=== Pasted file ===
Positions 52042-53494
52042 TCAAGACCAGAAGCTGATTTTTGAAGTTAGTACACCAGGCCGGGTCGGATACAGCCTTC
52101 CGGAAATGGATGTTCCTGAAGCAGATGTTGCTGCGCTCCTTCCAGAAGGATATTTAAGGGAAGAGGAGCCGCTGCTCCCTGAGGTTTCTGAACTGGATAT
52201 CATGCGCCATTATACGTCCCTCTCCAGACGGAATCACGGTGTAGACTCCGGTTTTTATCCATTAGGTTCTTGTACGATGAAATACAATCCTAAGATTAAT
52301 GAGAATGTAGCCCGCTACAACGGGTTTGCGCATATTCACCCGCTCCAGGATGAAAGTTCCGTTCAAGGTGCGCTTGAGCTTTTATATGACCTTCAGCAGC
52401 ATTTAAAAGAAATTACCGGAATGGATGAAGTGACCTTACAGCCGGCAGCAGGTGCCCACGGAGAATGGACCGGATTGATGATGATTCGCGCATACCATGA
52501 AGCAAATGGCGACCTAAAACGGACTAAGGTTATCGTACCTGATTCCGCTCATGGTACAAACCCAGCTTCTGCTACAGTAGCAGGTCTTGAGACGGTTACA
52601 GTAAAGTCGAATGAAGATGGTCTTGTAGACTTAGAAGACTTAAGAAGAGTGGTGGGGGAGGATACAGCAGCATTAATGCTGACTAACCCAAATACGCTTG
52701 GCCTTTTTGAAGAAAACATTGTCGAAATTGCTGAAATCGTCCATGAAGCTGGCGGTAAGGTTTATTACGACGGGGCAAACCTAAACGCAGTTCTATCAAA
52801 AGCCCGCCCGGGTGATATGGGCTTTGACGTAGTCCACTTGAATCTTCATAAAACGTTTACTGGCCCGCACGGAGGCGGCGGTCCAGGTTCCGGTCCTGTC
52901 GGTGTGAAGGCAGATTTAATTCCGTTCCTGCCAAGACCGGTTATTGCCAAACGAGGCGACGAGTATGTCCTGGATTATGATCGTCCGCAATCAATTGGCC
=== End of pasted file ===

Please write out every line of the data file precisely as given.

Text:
Positions 52042-53494
52042 TCAAGACCAGAAGCTGATTTTTGAAGTTAGTACACCAGGCCGGGTCGGATACAGCCTTC
52101 CGGAAATGGATGTTCCTGAAGCAGATGTTGCTGCGCTCCTTCCAGAAGGATATTTAAGGGAAGAGGAGCCGCTGCTCCCTGAGGTTTCTGAACTGGATAT
52201 CATGCGCCATTATACGTCCCTCTCCAGACGGAATCACGGTGTAGACTCCGGTTTTTATCCATTAGGTTCTTGTACGATGAAATACAATCCTAAGATTAAT
52301 GAGAATGTAGCCCGCTACAACGGGTTTGCGCATATTCACCCGCTCCAGGATGAAAGTTCCGTTCAAGGTGCGCTTGAGCTTTTATATGACCTTCAGCAGC
52401 ATTTAAAAGAAATTACCGGAATGGATGAAGTGACCTTACAGCCGGCAGCAGGTGCCCACGGAGAATGGACCGGATTGATGATGATTCGCGCATACCATGA
52501 AGCAAATGGCGACCTAAAACGGACTAAGGTTATCGTACCTGATTCCGCTCATGGTACAAACCCAGCTTCTGCTACAGTAGCAGGTCTTGAGACGGTTACA
52601 GTAAAGTCGAATGAAGATGGTCTTGTAGACTTAGAAGACTTAAGAAGAGTGGTGGGGGAGGATACAGCAGCATTAATGCTGACTAACCCAAATACGCTTG
52701 GCCTTTTTGAAGAAAACATTGTCGAAATTGCTGAAATCGTCCATGAAGCTGGCGGTAAGGTTTATTACGACGGGGCAAACCTAAACGCAGTTCTATCAAA
52801 AGCCCGCCCGGGTGATATGGGCTTTGACGTAGTCCACTTGAATCTTCATAAAACGTTTACTGGCCCGCACGGAGGCGGCGGTCCAGGTTCCGGTCCTGTC
52901 GGTGTGAAGGCAGATTTAATTCCGTTCCTGCCAAGACCGGTTATTGCCAAACGAGGCGACGAGTATGTCCTGGATTATGATCGTCCGCAATCAATTGGCC